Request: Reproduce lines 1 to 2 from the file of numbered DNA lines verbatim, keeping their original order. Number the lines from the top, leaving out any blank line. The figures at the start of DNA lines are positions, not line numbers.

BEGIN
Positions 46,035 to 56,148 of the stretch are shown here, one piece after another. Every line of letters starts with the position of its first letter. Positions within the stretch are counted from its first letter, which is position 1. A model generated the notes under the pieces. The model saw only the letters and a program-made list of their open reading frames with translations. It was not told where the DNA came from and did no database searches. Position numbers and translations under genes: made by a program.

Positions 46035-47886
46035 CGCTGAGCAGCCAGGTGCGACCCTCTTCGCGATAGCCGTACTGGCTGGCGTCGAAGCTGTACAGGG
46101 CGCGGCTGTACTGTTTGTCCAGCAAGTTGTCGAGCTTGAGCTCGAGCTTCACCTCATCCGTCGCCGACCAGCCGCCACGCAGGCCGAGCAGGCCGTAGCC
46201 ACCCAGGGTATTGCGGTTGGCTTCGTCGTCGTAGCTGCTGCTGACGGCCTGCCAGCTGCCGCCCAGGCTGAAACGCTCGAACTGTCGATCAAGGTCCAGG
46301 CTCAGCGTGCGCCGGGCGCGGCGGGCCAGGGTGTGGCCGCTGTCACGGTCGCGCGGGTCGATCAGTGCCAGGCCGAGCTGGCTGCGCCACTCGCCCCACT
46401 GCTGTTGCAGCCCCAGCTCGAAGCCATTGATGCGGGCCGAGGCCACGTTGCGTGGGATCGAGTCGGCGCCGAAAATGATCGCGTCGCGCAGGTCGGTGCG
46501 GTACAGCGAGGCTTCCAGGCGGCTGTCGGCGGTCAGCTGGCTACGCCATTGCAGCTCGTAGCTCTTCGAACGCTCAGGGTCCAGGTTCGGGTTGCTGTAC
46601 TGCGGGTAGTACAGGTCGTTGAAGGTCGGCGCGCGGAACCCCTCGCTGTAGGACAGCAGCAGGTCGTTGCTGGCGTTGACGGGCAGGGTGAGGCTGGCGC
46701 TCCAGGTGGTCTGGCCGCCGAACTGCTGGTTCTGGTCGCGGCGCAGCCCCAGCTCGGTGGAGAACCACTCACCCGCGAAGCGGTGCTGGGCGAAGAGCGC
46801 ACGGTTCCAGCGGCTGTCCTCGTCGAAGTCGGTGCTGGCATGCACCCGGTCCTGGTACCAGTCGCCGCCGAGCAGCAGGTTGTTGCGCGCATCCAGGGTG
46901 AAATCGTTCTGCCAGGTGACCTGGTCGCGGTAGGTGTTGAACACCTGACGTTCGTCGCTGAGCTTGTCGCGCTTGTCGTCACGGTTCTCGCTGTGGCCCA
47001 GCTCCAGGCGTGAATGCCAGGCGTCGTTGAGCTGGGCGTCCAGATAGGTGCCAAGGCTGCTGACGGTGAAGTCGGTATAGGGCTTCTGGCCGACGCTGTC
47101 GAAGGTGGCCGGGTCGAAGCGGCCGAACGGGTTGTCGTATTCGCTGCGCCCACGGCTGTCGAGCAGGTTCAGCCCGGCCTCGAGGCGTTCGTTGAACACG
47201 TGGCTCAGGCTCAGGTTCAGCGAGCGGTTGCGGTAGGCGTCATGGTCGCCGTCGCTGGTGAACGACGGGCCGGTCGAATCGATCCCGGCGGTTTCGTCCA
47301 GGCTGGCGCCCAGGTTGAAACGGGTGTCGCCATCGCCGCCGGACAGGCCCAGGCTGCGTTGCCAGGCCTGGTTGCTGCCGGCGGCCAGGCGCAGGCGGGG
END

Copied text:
Positions 46,035 to 56,148 of the stretch are shown here, one piece after another. Every line of letters starts with the position of its first letter. Positions within the stretch are counted from its first letter, which is position 1. A model generated the notes under the pieces. The model saw only the letters and a program-made list of their open reading frames with translations. It was not told where the DNA came from and did no database searches. Position numbers and translations under genes: made by a program.

Positions 46035-47886